We spoke with James E. Metz, DDS, who has practiced dentistry since 1973 and has authored numerous articles about obstructive sleep apnea (OSA), as well as given 1,000 OSA presentations. In 2004, Dr. Metz lost 100 pounds and alleviated his own OSA. After treating 4,000 sleep disorder patients, he has made detecting and treating OSA his life's mission.
In addition to running a private practice in Columbus, OH, he's a diplomat of the American Board of Dental Sleep Medicine, affiliate director of the Ohio State University Medical Center Sleep Fellowship Program, and an expert witness to the Ohio State Dental Board. He is currently developing a series of OSA courses for the American Academy of Dental Sleep Medicine and will be researching ways to develop simple at-home OSA screening devices.
Dr. Metz discussed dentists' role in detecting sleep apnea, the need to collaborate with physicians, and some of the key challenges of treating the condition.
DrBicuspid.com: Dentists are being urged to play a more central role in screening patients for OSA and related sleep disorders. Can you talk about why they should be more involved and what their role should be?
James E. Metz, DDS.
Dr. Metz: Patients typically visit dentists more frequently, and they tend to have more direct contact with their dentists than with primary care physicians. Also, teeth show many attributes that identify patients as having a sleep-related breathing disorder. These signs include bruxism, erosion (which shows evidence of gastroesophageal reflux disease), scalloped tongue, and other intraoral changes.
How did you first become involved in treating OSA?
I began treating patients with OSA in 1996 when I was looking for better ways to treat my temporomandibular disorder headache patients.
Can you talk about your own struggles with the condition?
In addition to learning the mechanics and idiosyncrasies of OSA dental appliances, the biggest struggle for me is that appliances change 87% of patients' occlusion. It must be understood that this is minor compared with the damage OSA does to the body. In my opinion, increased life span and quality of life far outweigh occlusal changes.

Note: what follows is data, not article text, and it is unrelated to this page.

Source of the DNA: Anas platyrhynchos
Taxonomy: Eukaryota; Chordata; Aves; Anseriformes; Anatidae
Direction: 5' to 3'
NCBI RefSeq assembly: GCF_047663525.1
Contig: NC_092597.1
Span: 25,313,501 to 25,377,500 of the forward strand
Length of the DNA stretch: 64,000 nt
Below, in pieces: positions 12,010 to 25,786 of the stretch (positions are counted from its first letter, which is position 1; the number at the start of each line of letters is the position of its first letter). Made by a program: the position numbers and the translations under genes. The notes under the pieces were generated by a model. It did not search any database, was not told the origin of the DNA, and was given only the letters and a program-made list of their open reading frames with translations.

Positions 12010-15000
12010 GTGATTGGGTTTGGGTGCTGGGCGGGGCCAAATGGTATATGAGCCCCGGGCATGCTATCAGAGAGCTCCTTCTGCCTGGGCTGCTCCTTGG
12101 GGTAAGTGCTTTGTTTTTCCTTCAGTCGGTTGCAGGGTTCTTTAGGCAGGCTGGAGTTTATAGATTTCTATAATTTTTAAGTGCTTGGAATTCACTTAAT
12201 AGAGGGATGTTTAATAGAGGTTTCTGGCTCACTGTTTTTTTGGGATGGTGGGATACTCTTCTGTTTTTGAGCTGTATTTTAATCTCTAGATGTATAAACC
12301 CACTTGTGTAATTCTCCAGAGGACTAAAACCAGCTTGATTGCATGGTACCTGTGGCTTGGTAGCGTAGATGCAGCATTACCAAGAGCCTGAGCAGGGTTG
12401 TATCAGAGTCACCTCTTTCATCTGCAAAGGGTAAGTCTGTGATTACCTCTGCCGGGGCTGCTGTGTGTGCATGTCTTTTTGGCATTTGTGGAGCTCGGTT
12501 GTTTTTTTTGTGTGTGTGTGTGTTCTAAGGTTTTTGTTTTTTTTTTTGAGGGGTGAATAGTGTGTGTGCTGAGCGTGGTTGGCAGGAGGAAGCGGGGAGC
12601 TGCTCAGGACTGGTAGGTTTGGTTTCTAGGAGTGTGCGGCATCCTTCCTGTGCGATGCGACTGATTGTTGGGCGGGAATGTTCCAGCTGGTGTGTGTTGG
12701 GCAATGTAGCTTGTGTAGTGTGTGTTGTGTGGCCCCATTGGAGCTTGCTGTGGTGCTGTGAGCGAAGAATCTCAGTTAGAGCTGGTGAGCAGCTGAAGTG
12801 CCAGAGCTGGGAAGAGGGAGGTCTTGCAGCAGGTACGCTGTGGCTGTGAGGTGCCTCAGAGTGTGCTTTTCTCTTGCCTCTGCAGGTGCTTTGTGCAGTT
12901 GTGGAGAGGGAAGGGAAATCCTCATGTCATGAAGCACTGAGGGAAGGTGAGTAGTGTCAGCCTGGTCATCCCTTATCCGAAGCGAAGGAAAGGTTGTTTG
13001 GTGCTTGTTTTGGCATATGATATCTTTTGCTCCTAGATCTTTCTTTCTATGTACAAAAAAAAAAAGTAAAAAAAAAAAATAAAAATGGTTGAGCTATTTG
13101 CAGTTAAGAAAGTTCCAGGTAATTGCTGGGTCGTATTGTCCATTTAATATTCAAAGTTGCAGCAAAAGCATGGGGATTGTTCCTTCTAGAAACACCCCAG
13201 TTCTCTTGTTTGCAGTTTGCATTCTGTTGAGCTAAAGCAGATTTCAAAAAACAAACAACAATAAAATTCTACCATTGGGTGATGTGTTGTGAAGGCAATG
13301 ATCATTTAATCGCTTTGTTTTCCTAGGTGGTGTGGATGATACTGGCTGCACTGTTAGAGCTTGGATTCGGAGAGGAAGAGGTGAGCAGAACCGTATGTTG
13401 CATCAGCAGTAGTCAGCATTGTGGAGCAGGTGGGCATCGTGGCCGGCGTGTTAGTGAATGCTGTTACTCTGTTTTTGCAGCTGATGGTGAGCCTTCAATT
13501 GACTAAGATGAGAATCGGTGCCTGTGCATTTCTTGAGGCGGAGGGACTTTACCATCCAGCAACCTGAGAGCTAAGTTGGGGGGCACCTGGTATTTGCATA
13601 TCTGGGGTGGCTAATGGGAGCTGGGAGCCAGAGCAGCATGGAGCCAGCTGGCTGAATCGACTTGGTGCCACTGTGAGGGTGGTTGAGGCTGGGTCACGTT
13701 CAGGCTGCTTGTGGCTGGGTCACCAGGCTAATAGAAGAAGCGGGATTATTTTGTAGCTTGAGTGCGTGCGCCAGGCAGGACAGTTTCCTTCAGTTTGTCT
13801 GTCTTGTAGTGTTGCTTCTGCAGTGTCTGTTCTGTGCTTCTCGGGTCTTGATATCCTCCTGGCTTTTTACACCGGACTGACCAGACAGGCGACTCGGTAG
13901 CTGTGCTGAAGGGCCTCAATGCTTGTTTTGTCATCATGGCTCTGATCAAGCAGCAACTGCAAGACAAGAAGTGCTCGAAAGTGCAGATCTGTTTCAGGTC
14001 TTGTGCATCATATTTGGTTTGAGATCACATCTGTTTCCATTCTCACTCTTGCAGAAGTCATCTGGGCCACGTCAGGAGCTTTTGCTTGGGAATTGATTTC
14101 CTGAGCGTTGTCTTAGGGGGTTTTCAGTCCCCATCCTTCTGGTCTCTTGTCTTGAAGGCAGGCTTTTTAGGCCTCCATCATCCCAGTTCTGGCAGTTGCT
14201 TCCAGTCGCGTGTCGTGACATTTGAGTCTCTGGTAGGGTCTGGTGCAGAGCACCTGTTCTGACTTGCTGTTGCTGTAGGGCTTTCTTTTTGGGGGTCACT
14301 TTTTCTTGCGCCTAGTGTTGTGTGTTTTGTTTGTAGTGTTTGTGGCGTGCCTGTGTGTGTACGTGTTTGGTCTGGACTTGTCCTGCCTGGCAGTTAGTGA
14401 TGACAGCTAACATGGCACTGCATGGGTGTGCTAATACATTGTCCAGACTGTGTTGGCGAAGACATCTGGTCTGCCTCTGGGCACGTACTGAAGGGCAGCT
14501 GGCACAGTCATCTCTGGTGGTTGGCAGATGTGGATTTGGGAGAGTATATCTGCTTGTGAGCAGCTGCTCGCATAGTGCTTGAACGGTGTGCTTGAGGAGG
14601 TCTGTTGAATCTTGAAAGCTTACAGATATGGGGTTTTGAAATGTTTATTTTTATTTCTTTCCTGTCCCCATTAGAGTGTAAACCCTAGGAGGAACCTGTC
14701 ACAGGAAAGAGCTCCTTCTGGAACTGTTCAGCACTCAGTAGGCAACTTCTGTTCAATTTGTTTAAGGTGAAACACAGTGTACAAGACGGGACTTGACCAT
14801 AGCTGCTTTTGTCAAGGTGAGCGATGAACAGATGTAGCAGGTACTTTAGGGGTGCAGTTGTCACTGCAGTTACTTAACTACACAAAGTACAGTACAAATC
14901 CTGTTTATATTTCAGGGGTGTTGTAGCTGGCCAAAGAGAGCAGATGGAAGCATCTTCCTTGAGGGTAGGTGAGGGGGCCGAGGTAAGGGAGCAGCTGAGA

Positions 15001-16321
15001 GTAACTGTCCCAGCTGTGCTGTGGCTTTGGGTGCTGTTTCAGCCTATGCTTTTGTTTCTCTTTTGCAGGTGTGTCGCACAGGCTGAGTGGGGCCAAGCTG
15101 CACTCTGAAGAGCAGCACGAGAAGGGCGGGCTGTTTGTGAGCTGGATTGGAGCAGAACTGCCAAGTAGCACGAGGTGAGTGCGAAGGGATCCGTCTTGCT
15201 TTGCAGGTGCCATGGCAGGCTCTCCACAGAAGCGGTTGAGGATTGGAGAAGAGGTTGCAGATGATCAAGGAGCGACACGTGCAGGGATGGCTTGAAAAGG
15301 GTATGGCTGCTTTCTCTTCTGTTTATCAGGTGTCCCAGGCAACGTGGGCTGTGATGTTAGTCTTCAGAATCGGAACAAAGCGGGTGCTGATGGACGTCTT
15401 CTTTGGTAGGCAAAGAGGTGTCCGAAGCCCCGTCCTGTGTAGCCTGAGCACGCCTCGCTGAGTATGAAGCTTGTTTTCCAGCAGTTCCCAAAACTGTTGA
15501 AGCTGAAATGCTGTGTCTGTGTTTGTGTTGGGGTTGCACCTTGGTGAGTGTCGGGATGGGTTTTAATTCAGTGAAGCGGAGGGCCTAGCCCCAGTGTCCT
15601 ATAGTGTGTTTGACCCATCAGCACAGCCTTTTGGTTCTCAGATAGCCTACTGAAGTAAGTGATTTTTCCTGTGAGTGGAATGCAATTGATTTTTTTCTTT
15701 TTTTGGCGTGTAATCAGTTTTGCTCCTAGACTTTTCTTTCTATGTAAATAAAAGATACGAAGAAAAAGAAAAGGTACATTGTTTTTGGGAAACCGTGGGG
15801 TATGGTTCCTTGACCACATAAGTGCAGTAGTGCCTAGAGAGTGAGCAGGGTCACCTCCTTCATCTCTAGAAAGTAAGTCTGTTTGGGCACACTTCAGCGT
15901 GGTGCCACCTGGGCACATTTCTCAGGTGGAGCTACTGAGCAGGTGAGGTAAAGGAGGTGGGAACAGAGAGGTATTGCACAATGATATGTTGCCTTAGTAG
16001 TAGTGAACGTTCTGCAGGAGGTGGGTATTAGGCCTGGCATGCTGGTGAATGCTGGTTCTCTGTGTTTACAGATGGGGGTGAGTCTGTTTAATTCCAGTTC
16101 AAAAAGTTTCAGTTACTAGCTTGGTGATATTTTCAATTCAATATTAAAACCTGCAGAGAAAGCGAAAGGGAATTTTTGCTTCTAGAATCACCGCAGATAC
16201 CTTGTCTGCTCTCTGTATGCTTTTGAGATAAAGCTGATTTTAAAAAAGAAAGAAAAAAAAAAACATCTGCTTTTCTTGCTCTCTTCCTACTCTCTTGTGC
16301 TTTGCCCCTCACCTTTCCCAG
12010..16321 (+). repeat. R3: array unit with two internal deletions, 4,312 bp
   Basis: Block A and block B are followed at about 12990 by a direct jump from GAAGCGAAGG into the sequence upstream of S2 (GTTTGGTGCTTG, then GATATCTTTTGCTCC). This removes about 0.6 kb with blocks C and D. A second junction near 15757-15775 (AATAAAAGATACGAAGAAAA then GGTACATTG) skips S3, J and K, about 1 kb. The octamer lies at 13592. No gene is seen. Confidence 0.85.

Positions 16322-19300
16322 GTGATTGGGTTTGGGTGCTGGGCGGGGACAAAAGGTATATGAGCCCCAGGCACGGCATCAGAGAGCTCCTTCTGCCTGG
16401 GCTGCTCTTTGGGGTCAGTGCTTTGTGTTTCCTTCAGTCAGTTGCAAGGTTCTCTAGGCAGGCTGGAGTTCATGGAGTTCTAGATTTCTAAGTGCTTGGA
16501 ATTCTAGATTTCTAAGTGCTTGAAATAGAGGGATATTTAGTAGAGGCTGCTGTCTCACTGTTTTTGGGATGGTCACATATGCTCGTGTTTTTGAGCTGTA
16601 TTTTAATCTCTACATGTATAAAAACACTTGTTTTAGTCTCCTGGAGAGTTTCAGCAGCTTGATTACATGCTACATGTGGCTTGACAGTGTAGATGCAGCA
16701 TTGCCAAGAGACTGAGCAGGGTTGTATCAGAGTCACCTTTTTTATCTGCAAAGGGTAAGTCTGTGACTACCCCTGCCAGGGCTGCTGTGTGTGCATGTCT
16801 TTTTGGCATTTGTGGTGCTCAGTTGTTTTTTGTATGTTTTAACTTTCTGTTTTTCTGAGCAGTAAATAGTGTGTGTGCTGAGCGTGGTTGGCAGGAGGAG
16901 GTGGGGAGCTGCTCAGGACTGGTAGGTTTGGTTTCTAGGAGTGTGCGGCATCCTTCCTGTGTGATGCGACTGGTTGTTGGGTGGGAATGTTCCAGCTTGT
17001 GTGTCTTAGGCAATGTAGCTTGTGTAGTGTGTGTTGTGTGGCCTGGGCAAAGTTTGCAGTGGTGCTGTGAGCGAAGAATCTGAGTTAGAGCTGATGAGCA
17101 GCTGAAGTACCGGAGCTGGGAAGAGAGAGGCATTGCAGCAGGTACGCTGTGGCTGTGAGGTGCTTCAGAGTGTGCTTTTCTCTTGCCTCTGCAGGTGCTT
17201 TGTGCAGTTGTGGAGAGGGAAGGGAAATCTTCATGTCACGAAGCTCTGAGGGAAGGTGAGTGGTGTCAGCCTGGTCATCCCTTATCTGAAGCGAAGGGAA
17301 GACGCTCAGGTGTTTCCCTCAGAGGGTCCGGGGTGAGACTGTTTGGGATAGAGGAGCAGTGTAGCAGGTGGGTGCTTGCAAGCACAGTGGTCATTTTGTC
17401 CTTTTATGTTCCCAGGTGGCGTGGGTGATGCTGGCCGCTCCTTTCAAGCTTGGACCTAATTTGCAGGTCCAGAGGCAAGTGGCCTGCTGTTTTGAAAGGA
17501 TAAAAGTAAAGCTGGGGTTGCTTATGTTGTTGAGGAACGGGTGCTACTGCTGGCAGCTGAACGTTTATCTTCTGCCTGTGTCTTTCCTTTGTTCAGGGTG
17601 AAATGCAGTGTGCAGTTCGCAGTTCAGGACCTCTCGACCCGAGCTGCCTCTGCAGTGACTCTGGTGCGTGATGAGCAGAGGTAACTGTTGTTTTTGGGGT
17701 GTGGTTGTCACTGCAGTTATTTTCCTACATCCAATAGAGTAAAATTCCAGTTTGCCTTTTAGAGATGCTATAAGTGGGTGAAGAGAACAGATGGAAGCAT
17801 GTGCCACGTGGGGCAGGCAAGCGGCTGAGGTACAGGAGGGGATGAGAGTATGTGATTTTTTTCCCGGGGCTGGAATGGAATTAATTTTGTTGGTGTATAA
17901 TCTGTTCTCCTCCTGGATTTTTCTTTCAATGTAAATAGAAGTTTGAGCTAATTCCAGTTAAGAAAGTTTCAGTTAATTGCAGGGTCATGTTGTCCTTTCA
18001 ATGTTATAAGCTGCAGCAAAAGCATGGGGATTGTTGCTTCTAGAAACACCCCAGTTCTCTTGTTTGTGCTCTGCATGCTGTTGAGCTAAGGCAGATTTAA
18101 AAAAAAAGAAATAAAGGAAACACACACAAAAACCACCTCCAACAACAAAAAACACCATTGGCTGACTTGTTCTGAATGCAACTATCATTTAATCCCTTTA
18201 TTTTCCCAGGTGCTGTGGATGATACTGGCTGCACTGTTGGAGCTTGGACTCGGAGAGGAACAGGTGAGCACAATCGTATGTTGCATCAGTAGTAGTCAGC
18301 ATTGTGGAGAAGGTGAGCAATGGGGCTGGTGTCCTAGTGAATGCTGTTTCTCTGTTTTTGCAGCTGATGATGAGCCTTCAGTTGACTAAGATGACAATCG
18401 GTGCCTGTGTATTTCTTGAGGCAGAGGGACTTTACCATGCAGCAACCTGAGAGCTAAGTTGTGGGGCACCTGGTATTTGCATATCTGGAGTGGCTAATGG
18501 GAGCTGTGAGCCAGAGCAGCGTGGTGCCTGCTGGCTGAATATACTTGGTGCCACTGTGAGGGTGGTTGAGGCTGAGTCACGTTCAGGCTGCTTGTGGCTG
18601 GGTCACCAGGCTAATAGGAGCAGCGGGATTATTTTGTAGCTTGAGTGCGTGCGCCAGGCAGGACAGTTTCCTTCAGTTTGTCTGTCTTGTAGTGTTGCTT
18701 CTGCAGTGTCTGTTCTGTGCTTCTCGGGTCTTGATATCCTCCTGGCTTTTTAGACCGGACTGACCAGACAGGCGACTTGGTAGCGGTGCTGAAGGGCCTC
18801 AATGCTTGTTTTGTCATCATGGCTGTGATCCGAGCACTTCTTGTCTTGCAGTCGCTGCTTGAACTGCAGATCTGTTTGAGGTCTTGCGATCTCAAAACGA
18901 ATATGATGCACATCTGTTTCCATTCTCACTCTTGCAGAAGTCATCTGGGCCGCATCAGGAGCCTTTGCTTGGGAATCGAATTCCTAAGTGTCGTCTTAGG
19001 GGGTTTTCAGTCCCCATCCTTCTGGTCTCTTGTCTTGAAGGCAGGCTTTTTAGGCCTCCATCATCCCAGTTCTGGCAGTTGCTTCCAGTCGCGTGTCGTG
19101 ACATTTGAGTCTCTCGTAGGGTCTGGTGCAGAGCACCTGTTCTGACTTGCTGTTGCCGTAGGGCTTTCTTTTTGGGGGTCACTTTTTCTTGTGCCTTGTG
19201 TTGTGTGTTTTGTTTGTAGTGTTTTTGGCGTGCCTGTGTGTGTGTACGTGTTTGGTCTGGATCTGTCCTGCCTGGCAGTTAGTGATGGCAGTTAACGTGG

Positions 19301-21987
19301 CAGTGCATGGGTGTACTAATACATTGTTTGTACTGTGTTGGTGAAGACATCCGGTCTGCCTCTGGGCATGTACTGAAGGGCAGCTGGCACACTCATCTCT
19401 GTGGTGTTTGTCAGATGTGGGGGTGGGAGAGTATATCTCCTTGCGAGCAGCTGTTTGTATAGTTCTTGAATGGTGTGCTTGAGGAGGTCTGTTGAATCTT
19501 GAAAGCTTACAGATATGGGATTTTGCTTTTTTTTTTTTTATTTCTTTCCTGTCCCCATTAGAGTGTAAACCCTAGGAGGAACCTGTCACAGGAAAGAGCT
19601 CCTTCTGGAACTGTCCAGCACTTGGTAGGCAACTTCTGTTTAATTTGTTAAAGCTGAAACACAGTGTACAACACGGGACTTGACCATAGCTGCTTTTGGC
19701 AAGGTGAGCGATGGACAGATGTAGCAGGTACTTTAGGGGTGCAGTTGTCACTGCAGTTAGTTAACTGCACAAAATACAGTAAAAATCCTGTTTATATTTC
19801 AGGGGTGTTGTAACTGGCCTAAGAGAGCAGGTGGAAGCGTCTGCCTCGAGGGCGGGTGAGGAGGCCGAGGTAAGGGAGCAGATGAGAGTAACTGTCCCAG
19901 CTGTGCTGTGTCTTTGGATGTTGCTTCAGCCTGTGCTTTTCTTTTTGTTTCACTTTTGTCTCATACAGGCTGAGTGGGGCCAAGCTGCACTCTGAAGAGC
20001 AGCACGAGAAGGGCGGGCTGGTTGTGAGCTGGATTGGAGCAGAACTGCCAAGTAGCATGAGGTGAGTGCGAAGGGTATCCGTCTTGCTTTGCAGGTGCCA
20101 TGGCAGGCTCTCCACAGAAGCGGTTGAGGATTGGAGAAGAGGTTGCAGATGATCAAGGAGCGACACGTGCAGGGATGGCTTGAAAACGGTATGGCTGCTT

OSA affects more than 18 million Americans per year, kills 38,000, and is undiagnosed in 80% to 90% of people who suffer from it, according to the American Academy of Sleep Medicine.
Do you believe that collaboration between dentists and sleep physicians is essential in treating the condition?
Absolutely, I firmly believe that effective treatment of OSA patients requires true collaboration among dentists, sleep specialists, and ear, nose, and throat (ENT) physicians.
Can you talk about sleep apnea dental appliances and how they are different than the continuous positive airway pressure (CPAP) machines?
For mild-to-moderate OSA patients, oral appliances are equivalent to CPAP -- but compliance for appliances is much higher than with CPAP. Appliances can be used for any OSA patient diagnosed at any severity level, even if the patient refuses to use CPAP.
What do you think should be the role of dental schools in preparing their graduates to screen for sleep disorders?
“It's critical for dental schools to teach OSA screening techniques.”
— James E. Metz, DDS
I think it's critical for dental schools to teach OSA screening techniques and treatment. If we fail to give dental school students proper OSA training, we potentially cause at least 20% to 30% of our population to lose years of their lives. This means lost time that countless people could have spent with their families, friends, and grandchildren. Furthermore, nontreatment worsens quality of life by increasing risks of stroke, high blood pressure, and type 2 diabetes.
What are some important developments in the field of sleep apnea diagnosis and treatment?
We're beginning to understand the effectiveness of dental appliances. In my experience, a specifically designed Herbst appliance is significantly more effective than all other appliance brands. Another development is the concept of home sleep testing, as patients prefer being tested at home in their own beds. Lastly, there's a developing connection between headaches and breathing disorders, whereby 92% of morning and 65% of all headaches can be resolved if breathing disorders are treated.
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